PostPosted: Wed Oct 02, 2002 8:13 am 
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Well, now Malcolm, you have made me think....

LOL

A review, in my opinion, is simply a report of what the reviewer saw, a snapshot in time, and what the reviewer thought about it.


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 Post subject: Re: What exactly constitutes "dance criticism"? (W
PostPosted: Wed Oct 02, 2002 11:04 am 
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Malcolm, in answer to your question, no. (I'm not going to defend this position, but I thought you might like an answer to your question.)


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 Post subject: Re: What exactly constitutes "dance criticism"? (W
PostPosted: Wed Oct 02, 2002 2:12 pm 
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Malcolm, I think the answer would be "no". What the critics think is their "job" or "mission", would be different from what a dancer, or audience member thinks. This divergence is not a bad thing. Probably, individual crtics wouldn't even agree, as well! :D


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 Post subject: Re: What exactly constitutes "dance criticism"? (W
PostPosted: Tue Oct 08, 2002 6:30 am 
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Ok this is how i see it - that is criticism versus review versus writing. Review is much smaller 500 words or so propbably to be oublished the day after the dance premiered. It tries to communicate details of the piece by creating images in the audiences mind as well as giving factual details e.g. date who, it has a hint of interpretation and of course there will be judgement because we are all human in may be in the tone of the piece (as one would expect) but hopefully isn't in the actual writing this was dull etc. Dance criticism is arguign a point of view probabaly for a journal 1000-2000 words involving research and analysing dance writing is writing about dance textbooks for example. For me this is how i determine them i know there is cross over but hey


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 Post subject: Re: What exactly constitutes "dance criticism"? (W
PostPosted: Wed Oct 16, 2002 12:13 pm 
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The Fall 2002 issue of the Movement Research Performance Journal is themed around this topic ("Dance Writing") and contains thought-provoking articles/interviews and impassioned manifestoes by experienced/prominent critics, choreographers and dancers, covering all sides of the argument. I'm not sure they send this journal to their mailing list any longer due to the cost of production. The journal is available in select dance studios in NYC, or you can subscribe. One year (Sept-Aug) in the US is $5, overseas $15.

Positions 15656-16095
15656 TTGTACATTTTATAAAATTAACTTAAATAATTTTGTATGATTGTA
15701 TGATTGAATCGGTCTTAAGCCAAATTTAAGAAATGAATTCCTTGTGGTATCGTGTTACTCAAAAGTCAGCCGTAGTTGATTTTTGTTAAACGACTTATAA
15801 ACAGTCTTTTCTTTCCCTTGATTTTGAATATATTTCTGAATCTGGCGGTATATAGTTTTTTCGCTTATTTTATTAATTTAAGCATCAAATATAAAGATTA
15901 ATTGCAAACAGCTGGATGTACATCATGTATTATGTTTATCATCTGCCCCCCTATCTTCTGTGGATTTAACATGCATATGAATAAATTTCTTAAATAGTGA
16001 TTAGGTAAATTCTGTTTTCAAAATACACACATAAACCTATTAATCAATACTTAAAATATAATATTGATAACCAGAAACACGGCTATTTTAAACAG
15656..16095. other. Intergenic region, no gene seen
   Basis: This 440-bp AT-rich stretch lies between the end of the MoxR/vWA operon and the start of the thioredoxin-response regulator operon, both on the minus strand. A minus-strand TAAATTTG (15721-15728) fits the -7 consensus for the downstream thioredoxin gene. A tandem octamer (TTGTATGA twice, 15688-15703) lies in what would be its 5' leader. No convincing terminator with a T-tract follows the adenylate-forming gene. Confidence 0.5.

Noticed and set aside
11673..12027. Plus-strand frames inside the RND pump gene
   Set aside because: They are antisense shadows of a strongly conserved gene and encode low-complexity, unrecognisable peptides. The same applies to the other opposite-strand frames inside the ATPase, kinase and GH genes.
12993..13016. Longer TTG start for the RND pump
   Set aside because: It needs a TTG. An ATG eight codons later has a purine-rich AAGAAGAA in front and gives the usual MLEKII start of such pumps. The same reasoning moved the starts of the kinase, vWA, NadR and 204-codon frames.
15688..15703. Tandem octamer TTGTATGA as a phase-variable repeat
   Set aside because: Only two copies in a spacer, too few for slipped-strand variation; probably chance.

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 Post subject: Re: What exactly constitutes "dance criticism"? (W
PostPosted: Thu Oct 17, 2002 12:10 pm 
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Thanks for this, cdtooth. I picked up a copy of the Spring 2002 issue of Movement Research when I was in NYC earlier this year, and I found it quite an intriguing read.


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 Post subject: Re: What exactly constitutes "dance criticism"? (W
PostPosted: Thu Oct 17, 2002 11:12 pm 
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Does anyone have time to link to all the past critics and criticsm threads...


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 Post subject: Re: What exactly constitutes "dance criticism"? (W
PostPosted: Sat Oct 25, 2003 3:45 am 
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Location: London, England; Tallinn, Estonia
<img src="http://pointemagazine.com/images/covers/nov03jpg.jpg" alt="" />

A Mirror On Performance
By Robert Johnson for Pointe Magazine

Most dance studios come equipped with mirrors. Their reflections offer corrections, telling dancers how to realign their bodies. Those same reflections can also supply a dose of reassurance:

“My, aren’t we looking good today!”
Dance criticism works the same way. A review reflects what happens during a performance. The critic points out faults that need correction and offers praise for achievement. Reviews don’t just focus on the quality of the dancing, of course. In a field as vitally creative as dance, they most often address the work of the choreographer.

A critical piece usually has two parts: description and opinion. By describing what he or she has seen, the reviewer makes it possible for individuals who have not attended a performance to share the experience. Dance is a social art. Even for those who [ital: have] attended a performance, reading what another observer has to say in a review extends the typically excited discussions that follow a show.

click for more